Our Alumni

Jaqueline Howard

After graduating from the Austin Waldorf School in 2004, I attended Kalamazoo College, a small liberal arts college in Michigan where I majored in psychology & biology. I can credit my opportunities at the Austin Waldorf School with giving me the inspiration to take a wide variety of classes at Kalamazoo, even some in subjects in which I lacked confidence. At the Austin Waldorf School, we delved deeply into such a variety of subjects that I could be an artist, musician, scientist and mathematician simultaneously. Many of my peers in college didn’t consider that to be possible for them, as they already narrowly identified themselves as either “good at math” or “good at humanities.”

I greatly enjoyed my four undergraduate years and spent my spare time avidly playing Ultimate Frisbee. I founded the women’s team at my college and organized many tournaments for us. Again, the opportunity to participate in athletics at the Austin Waldorf School, while I wasn’t particularly good, allowed me to feel comfortable taking risks in athletics and continue refining my movement and coordination skills in college. Since college, I have continued my passion for learning about the relationship between the mind and body through physical exertion and movement by competing in triathlons and marathons on a somewhat serious level.

Upon graduating college, I moved back to Austin, where I became a teacher at the lowest income school in the Austin area, Decker Elementary in Manor ISD. I was so fortunate to have had an education where learning was fun and curiosity about the world was my internal motivator to think critically about the world in which we live. I knew that children who couldn’t afford private education also deserved the same and I felt a strong urge to bring as many elements of my own education to those less fortunate.

Decker has an extremely high risk demographic: 99% of the population is economically disadvantaged, and most children have traumatic backgrounds. As a teacher, my classroom looked drastically different from everyone else’s. I presented my students with challenging work that was applicable and interesting to them. I was assigned the most behaviorally challenging children in our grade level, but, in an environment where learning was authentic and truly catered to the child’s developmental needs, the behavior problems disappeared.  I started an after school knitting club, and all of the behaviorally challenging boys in the school signed up!  It was a hit!  Pretty soon, instead of getting kicked out of their classes for an outburst, they were knitting to help them practice self-soothing. I set further examples with my class and initiated camping trips for 4th and 5th grade.  While I wasn’t formally Waldorf trained, I had my experiences to fall back on, and they produced notable results.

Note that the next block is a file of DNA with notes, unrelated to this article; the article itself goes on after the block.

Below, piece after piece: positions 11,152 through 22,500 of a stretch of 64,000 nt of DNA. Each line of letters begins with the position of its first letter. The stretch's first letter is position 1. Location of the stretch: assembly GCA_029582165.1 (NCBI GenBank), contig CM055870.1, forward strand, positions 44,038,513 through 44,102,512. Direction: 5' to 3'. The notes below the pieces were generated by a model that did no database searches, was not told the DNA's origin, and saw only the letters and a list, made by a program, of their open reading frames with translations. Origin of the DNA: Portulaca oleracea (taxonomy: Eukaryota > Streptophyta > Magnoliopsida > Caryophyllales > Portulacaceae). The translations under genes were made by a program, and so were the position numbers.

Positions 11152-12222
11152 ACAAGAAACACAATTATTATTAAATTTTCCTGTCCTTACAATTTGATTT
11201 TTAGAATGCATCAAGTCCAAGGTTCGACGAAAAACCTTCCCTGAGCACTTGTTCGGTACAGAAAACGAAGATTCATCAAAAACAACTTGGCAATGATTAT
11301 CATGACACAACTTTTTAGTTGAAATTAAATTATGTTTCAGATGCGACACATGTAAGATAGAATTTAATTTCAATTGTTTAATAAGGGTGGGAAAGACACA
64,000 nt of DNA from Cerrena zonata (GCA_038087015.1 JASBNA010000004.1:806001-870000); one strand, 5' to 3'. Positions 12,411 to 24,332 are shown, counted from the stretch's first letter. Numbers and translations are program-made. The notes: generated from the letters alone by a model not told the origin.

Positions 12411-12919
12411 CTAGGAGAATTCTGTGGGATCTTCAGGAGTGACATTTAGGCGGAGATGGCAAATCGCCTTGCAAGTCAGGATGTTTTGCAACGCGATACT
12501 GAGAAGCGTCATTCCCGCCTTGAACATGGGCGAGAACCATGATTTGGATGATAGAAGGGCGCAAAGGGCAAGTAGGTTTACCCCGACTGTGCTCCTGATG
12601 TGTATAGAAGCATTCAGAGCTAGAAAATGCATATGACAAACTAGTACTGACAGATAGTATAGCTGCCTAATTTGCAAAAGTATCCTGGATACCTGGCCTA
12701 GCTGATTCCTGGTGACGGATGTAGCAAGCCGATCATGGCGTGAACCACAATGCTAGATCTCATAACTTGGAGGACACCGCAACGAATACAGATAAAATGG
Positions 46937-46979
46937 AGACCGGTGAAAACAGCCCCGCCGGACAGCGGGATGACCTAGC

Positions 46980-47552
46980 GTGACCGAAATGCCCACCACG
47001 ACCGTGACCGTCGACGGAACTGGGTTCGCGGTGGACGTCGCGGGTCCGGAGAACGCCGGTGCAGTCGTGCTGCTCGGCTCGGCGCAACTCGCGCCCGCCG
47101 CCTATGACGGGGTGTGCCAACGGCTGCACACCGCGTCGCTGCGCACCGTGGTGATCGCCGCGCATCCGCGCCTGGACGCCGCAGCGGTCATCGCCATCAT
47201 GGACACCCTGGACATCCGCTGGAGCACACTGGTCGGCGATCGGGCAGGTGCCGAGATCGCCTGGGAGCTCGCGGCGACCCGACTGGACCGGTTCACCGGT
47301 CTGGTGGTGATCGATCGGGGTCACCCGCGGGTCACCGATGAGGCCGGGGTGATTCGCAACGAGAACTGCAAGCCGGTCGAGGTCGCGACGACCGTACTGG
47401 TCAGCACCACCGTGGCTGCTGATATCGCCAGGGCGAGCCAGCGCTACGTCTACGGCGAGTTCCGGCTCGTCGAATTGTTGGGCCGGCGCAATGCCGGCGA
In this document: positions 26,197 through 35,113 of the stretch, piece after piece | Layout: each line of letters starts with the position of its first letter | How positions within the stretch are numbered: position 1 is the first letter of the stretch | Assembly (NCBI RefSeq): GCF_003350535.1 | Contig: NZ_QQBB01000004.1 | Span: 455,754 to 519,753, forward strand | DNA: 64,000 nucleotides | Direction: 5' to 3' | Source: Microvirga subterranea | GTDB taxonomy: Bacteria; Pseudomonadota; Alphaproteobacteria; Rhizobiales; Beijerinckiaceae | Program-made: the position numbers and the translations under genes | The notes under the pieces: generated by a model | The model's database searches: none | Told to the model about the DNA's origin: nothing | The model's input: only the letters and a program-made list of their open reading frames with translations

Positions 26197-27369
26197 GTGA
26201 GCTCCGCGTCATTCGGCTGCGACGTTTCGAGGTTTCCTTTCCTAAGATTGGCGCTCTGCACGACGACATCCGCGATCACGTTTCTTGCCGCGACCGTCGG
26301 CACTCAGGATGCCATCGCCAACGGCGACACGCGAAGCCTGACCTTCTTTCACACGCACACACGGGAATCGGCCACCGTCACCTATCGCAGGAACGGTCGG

With the mission in mind to impact more students than just my own, I am now an instructional coach for math and science at Rodriguez Elementary School in Austin ISD (with a similar demographic to Decker Elementary).  I mentor all pre-K through 5th grade teachers in math and science by planning with them, observing them in their classrooms, co-teaching, and modeling lessons for them.  I feel at this level I am able to make a greater impact for the neediest children by working to transform the mindset of their teachers.

A few years ago, I decided to pursue a master’s degree in something that interested me. I had studied abroad in high school at a Waldorf school in Lima, Peru and again in Oaxaca, México in college, which afforded me the fluency to be a bilingual teacher here in Texas.  However, I felt the need to explore more of my Spanish heritage and to finally formally study Spanish. Thus, I decided to apply to graduate school in Spain, where I received my Master’s in Spanish Language and Culture.

I am now married and settled down here in Austin, and international travel, running marathons, gardening, and cooking are just a few of my outside interests that keep my work/life balance in check. I am so grateful for the opportunity to have been a Waldorf student; the lessons I learned about caring for the community have helped shape my view on education philosophy which I try to bring to the communities of East Austin daily.

“I cannot express how wonderful it has been to see my brother experience a Waldorf education. Traditional schooling methods did not meet the way his mind works. His intellect and creativity were not nurtured or appreciated. He has flourished at Austin Waldorf.”